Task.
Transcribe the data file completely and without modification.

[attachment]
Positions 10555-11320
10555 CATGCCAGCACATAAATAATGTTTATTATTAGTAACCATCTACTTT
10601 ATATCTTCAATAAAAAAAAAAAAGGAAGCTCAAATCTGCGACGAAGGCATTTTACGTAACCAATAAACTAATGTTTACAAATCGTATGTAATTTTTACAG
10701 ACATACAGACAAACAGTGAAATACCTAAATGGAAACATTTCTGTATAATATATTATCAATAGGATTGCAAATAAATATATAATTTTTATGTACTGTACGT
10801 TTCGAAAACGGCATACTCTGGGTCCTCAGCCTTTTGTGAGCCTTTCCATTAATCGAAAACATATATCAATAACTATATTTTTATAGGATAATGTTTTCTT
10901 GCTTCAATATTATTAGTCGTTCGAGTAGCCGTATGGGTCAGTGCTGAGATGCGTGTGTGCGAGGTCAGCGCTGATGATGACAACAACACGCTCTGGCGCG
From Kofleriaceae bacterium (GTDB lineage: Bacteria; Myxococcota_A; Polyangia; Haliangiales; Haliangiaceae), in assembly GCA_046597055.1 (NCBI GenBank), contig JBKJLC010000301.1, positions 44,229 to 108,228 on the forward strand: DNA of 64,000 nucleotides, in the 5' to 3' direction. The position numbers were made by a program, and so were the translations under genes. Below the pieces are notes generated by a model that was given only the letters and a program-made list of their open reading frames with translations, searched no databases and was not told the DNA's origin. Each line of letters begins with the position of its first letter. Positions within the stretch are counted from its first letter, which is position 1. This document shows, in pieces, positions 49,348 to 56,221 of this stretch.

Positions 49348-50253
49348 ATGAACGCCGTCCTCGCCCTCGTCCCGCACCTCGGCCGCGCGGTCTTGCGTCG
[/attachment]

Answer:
Positions 10555-11320
10555 CATGCCAGCACATAAATAATGTTTATTATTAGTAACCATCTACTTT
10601 ATATCTTCAATAAAAAAAAAAAAGGAAGCTCAAATCTGCGACGAAGGCATTTTACGTAACCAATAAACTAATGTTTACAAATCGTATGTAATTTTTACAG
10701 ACATACAGACAAACAGTGAAATACCTAAATGGAAACATTTCTGTATAATATATTATCAATAGGATTGCAAATAAATATATAATTTTTATGTACTGTACGT
10801 TTCGAAAACGGCATACTCTGGGTCCTCAGCCTTTTGTGAGCCTTTCCATTAATCGAAAACATATATCAATAACTATATTTTTATAGGATAATGTTTTCTT
10901 GCTTCAATATTATTAGTCGTTCGAGTAGCCGTATGGGTCAGTGCTGAGATGCGTGTGTGCGAGGTCAGCGCTGATGATGACAACAACACGCTCTGGCGCG
From Kofleriaceae bacterium (GTDB lineage: Bacteria; Myxococcota_A; Polyangia; Haliangiales; Haliangiaceae), in assembly GCA_046597055.1 (NCBI GenBank), contig JBKJLC010000301.1, positions 44,229 to 108,228 on the forward strand: DNA of 64,000 nucleotides, in the 5' to 3' direction. The position numbers were made by a program, and so were the translations under genes. Below the pieces are notes generated by a model that was given only the letters and a program-made list of their open reading frames with translations, searched no databases and was not told the DNA's origin. Each line of letters begins with the position of its first letter. Positions within the stretch are counted from its first letter, which is position 1. This document shows, in pieces, positions 49,348 to 56,221 of this stretch.

Positions 49348-50253
49348 ATGAACGCCGTCCTCGCCCTCGTCCCGCACCTCGGCCGCGCGGTCTTGCGTCG